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European research in action

Cleaning up our act

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Good progress has been made in reducing our production of pollutants. However, if technology is to continue to advance, we need to re-think some of our methods. Progress must not be allowed at the expense of the planet's resources. In the 21st century, innovation will be acceptable only if it incorporates sustainability; it must do its job without harming the environment. There is no shortage of inspiration: harnessing wind and water power, solar energy, building equipment with improved efficiency, using alternative materials. The list is endless, but turning ideas into reality takes years of research and development.

Cleaning up our act

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European researchers are among the most creative in the world. They are developing technology that can measure environmental change, protect the environment and put right some of the damage that has been done. Among the most active areas are water and waste water management, recycling, using biosensors to monitor pollution levels, using micro-organisms to degrade toxic waste and the development of 'green' vehicles. Europe is turning ideas into practical, workable reality.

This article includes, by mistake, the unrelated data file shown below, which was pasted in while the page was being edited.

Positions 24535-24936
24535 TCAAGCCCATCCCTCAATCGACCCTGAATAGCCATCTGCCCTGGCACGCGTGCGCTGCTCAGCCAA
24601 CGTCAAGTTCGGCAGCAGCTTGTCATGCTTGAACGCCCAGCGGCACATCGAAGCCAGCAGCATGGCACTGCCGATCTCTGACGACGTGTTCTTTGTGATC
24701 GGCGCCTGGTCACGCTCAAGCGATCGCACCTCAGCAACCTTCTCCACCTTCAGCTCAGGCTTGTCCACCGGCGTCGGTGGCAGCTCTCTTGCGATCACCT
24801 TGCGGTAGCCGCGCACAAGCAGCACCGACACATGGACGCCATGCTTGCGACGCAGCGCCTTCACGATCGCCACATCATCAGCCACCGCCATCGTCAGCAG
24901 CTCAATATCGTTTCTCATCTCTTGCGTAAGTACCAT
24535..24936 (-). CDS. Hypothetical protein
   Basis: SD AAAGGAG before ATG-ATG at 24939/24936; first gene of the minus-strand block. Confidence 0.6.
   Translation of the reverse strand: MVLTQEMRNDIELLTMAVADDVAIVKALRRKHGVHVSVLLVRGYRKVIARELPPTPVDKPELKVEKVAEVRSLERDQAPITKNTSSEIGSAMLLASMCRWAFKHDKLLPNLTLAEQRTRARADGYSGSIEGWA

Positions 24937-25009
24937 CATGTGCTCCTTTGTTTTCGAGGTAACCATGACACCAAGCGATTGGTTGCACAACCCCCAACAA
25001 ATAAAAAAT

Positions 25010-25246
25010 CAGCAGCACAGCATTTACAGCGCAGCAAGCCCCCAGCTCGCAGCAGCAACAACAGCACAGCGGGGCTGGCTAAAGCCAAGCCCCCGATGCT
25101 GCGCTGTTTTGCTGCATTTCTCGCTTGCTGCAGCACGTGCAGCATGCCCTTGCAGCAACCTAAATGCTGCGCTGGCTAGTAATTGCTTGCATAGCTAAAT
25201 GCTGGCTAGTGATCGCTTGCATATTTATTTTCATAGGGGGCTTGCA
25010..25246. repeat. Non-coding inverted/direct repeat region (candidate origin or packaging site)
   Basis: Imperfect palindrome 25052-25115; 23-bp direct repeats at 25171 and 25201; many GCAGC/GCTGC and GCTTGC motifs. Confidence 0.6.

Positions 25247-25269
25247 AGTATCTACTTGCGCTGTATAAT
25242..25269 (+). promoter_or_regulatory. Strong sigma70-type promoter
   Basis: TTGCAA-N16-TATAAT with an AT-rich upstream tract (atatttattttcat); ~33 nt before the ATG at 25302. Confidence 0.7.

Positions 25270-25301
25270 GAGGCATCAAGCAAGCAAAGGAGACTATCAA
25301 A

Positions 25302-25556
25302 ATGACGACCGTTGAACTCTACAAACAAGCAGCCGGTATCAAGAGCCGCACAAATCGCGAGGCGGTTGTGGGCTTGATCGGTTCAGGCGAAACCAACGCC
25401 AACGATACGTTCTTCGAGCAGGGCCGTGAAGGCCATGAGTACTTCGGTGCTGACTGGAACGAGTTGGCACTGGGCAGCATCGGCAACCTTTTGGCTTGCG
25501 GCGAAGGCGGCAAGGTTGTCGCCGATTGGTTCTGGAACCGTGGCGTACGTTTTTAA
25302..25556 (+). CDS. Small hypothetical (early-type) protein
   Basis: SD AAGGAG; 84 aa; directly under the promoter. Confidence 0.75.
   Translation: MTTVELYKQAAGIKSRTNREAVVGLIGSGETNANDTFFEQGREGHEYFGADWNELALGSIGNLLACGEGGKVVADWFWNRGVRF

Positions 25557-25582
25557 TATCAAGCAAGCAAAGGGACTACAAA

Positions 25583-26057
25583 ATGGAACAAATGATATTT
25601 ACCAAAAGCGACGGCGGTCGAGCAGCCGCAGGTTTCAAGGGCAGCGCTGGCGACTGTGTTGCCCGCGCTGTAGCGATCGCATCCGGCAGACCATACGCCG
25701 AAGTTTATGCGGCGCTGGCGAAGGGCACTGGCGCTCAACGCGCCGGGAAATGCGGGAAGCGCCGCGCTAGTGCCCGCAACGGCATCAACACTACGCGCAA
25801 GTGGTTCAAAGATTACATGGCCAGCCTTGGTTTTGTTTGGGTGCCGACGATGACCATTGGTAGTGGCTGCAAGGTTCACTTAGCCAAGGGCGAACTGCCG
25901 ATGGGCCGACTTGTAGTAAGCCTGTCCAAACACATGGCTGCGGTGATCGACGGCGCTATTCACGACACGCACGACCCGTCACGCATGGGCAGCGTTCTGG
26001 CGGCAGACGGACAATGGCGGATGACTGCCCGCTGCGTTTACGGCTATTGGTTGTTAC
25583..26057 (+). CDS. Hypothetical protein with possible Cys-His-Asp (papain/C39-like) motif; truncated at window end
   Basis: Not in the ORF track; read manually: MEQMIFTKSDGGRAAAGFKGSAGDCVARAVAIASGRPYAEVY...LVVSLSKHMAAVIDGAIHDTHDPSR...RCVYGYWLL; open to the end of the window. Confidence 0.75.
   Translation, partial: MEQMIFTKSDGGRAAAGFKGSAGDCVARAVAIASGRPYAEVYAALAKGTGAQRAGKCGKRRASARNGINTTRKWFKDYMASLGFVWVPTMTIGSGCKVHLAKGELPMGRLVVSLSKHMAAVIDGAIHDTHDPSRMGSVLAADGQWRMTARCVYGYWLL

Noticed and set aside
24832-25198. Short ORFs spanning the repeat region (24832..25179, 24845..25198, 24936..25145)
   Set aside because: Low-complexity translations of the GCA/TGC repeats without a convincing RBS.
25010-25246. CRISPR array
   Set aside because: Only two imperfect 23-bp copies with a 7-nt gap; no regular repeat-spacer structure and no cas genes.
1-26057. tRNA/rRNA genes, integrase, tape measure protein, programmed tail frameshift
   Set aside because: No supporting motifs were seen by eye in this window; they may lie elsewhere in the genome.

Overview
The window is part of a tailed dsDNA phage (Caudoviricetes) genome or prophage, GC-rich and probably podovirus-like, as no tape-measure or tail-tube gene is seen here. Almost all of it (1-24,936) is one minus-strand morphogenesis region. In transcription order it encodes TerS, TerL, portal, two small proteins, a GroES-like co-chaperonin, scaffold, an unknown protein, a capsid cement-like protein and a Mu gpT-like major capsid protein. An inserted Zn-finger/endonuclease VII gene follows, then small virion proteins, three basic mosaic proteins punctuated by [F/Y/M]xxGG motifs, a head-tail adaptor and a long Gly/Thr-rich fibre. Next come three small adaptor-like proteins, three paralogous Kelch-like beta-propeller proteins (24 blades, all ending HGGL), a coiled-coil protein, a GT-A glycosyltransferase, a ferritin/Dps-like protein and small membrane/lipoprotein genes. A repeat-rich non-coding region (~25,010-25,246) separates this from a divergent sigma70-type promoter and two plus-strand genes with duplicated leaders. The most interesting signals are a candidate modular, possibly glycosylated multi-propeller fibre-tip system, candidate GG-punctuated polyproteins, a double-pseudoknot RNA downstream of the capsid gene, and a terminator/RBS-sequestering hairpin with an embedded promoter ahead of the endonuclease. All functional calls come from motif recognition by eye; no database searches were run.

Cleaning up our act

The new danger of organic pollutants
Increased organic pollution of fresh water resources could lead to hormonal imbalances in amphibians and fish. The Waste Water Cluster consists of three, related European projects that are improving our understanding of how some industrial and domestic pollutants affect water supplies. The teams involved are developing better alert systems and new purification processes.

The era of green transport
European car manufacturers are putting a lot of effort into the development of 'green' vehicles. Many researchers are working with the automobile industry to produce high-performance electric or "hybrid" vehicles. Planned growth in air transport over the next few years will depend on reducing the impact of aircraft on the environment. Aero-engine manufacturers and researchers are working together to develop low-emission combustion chambers for use in engines destined for both subsonic and supersonic aircraft.

 
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